You may have noticed that site speed has become a popular topic of discussion lately. It’s something I’ve written about before and still something that’s an integral component of a great website. One of the tools I mentioned in my previous article was GTmetrix, a site-speed measurement tool that incorporates measurements from Google Page Speed recommendations and YSlow, both based in a letter-based scoring system (A being fast, F being slow).
Generally speaking, GTmetrix scores represent a “blue sky” scenario, meaning the aesthetic of the site was designed purely for speed and does not take into account other business interests. It’s not hard to achieve a great score on a simple personal website, however, on a complex site with a robust Content Management System, large media files, and multiple plug-ins, it becomes significantly more difficult. Most projects are built upon existing frameworks or code libraries that decrease development time – but they’re not as lean as a custom solution. Unfortunately, a custom solution is not always suitable for time and budget constraints in the real world.
Site speed is made up of many complex technical issues, and this article is not intended to address everything in detail. Rather this is a very general overview of some of the common issues I’ve seen in the context of lowering speed scores during our QA process.
To extend the capability of CMSs (boy did we have a good debate about how to punctuate that!) and customize it to clients’ needs, plugins are regularly used to speed up the development process and meet budgetary constraints.
With the increasing popularity of responsive design, and designs that incorporate large image in backgrounds, it is not always possible to serve up scaled images. This will hurt your speed score, but the goal is to strike a balance between visually stimulating sites and less visual (but somewhat faster) sites.
Furthermore it’s not always possible to specify image dimensions in HTML when creating a responsive layout. This will hurt your speed score, but you have a site that optimally displays for all screen sizes.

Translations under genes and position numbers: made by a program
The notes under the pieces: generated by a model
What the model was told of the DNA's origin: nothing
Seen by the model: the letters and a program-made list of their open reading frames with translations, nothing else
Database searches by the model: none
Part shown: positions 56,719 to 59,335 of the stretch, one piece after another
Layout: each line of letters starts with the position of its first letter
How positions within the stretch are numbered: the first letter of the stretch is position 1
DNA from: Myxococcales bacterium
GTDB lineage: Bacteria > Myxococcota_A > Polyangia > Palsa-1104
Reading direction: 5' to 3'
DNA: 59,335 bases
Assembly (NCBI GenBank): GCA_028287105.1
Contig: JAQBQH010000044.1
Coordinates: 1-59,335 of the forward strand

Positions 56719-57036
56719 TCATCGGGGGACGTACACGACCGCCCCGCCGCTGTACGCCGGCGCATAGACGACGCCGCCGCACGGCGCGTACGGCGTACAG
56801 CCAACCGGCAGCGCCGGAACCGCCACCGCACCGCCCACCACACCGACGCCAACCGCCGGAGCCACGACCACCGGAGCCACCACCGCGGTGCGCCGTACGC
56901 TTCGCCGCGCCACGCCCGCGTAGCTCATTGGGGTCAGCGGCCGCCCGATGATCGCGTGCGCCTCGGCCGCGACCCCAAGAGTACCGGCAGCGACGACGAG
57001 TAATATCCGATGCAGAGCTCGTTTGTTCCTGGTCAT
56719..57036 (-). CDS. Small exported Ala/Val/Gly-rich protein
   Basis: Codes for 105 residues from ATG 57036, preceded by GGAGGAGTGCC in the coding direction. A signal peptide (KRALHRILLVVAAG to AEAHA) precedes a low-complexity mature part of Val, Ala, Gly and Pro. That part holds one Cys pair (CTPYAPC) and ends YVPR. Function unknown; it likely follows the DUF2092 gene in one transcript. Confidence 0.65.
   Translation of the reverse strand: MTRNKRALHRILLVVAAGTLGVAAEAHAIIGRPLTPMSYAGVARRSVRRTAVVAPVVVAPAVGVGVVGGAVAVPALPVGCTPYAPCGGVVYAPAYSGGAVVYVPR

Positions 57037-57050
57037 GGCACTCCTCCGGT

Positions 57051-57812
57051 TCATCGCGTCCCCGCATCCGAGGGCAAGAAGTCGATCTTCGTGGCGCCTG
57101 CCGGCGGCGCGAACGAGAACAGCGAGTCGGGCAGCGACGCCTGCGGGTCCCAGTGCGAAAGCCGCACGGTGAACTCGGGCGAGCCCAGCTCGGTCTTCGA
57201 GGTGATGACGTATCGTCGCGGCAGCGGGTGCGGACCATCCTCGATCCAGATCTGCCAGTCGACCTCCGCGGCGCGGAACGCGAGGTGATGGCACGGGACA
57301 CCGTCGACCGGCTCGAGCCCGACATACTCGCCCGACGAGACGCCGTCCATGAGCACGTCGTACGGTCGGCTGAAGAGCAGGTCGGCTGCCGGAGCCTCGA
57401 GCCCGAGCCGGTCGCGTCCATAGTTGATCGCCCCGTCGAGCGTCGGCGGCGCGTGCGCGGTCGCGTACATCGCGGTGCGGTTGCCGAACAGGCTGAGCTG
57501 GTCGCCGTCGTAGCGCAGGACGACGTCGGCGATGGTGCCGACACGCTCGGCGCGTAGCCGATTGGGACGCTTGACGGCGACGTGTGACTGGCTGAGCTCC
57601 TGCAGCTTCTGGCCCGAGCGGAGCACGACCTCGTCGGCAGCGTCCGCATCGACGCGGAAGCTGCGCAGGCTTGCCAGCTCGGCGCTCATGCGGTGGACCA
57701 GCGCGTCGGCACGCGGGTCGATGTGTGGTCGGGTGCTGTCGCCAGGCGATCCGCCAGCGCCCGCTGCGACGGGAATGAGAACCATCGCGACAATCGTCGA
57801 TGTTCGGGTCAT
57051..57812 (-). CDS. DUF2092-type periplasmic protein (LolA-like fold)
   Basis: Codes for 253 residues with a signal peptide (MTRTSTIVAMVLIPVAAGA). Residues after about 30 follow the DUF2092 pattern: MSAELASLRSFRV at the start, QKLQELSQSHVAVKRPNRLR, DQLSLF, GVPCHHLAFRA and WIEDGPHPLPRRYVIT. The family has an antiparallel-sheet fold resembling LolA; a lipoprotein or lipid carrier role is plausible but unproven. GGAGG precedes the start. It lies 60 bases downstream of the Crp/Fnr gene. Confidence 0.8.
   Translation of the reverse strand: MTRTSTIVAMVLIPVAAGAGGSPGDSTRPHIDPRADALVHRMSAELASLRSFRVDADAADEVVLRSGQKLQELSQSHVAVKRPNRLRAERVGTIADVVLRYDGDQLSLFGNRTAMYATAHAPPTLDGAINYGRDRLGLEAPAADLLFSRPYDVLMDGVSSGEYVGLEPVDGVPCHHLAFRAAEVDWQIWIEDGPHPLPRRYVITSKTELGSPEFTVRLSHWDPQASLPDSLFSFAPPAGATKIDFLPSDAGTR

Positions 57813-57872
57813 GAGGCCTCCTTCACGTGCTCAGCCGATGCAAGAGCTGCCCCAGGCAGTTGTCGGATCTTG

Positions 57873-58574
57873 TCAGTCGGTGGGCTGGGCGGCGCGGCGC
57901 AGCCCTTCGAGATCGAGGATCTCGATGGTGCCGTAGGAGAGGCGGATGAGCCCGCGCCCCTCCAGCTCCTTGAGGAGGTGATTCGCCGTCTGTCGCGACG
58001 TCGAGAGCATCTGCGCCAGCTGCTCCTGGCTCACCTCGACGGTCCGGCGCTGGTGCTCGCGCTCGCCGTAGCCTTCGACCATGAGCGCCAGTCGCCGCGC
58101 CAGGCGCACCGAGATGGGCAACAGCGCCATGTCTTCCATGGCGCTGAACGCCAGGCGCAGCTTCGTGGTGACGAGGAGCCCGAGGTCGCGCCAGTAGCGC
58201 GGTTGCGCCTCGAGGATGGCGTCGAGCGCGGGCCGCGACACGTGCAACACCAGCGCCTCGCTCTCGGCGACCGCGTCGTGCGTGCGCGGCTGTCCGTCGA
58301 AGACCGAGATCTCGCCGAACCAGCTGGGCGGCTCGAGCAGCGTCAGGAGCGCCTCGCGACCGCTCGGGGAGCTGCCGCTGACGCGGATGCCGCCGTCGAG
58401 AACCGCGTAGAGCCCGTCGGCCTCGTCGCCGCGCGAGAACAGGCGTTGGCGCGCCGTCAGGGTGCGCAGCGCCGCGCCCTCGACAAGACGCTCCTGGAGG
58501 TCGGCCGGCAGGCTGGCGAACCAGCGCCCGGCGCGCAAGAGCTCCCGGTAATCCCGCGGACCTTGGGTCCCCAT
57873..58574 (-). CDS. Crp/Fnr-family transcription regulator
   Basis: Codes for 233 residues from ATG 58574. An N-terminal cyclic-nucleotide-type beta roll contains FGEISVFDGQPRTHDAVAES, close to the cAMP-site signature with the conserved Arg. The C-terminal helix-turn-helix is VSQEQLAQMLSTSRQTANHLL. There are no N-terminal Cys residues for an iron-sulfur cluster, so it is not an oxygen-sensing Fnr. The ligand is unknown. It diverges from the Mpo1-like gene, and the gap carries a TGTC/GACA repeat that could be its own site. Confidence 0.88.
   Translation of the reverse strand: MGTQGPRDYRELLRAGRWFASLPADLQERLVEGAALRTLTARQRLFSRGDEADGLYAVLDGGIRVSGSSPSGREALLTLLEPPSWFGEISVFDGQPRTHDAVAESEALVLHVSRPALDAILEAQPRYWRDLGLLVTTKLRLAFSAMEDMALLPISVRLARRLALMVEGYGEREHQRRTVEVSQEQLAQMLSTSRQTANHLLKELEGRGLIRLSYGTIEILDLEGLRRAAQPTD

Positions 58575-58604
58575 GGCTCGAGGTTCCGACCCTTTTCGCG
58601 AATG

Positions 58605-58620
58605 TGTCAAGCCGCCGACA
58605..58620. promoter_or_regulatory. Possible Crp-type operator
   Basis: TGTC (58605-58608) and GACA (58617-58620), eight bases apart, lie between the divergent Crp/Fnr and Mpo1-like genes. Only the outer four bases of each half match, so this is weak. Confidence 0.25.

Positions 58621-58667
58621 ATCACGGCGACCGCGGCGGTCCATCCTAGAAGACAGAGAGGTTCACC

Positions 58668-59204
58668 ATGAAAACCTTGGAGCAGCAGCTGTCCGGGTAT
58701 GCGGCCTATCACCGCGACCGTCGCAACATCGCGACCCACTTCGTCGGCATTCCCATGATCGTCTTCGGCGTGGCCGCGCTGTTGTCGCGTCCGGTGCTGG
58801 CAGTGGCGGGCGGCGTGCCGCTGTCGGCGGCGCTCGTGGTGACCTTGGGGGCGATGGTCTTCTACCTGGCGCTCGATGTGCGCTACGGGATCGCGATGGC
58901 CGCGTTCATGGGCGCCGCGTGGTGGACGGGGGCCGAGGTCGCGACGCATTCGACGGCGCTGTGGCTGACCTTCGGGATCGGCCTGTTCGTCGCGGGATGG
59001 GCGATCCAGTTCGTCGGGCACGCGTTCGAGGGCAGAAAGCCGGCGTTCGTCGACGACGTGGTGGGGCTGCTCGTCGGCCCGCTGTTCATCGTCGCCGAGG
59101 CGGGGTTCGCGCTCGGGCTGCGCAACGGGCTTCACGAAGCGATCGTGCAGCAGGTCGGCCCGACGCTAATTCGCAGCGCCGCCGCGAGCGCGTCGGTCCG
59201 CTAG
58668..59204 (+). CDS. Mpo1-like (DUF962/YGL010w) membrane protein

Plugins often come with built in CSS that’s not used on all the pages of your site. If GTmetrix detects unused CSS, it will negatively affect your speed score. This impact on the speed of your site is trivial – but it hurts your score.
With the increasing popularity of CSS preprocessors like SASS or LESS (development tools that help the maintainability and organization of stylesheets), the code output is compressed, lean, and fast. However according to GTMetrix parameters, the code is not optimized – so the score will not likely fare much better than a D. It will likely be an F on complex sites. Even the creators of GTMetrix get an F on this one. So there you go.
An appropriate metaphor here would be waiting in line at a cash register. If you don’t have your money out until you reach the cashier (deferring) then you slow down the checkout process, whereas if you have your money ready when you reach the cashier, the process is faster.
While steps can be taken to make sure user generated content such as images are compressed properly, this may not always be the case. There may be injected code from photo galleries, or images that didn’t get compressed as well as they could’ve been.
There will be code that applies to the whole site – but may not necessarily be used on the page that is being speed tested. If GTmetrix detects unused code, it will hurt the speed score. However it’s better to have fewer HTTP Requests – then cache that code for later use – then have minimal unused code on every unique page.
GTmetrix is a great tool to measure speed, and the proper use of the GTmetrix reports can help you shave off page load time. There are a lot of factors in the website and application development process – business, aesthetic, technology – that affect the feasibility of implementing its recommendations at face value. Although GTMetrix is a helpful indicator of what can be done to improve speed, every recommendation cannot be generalized to every project.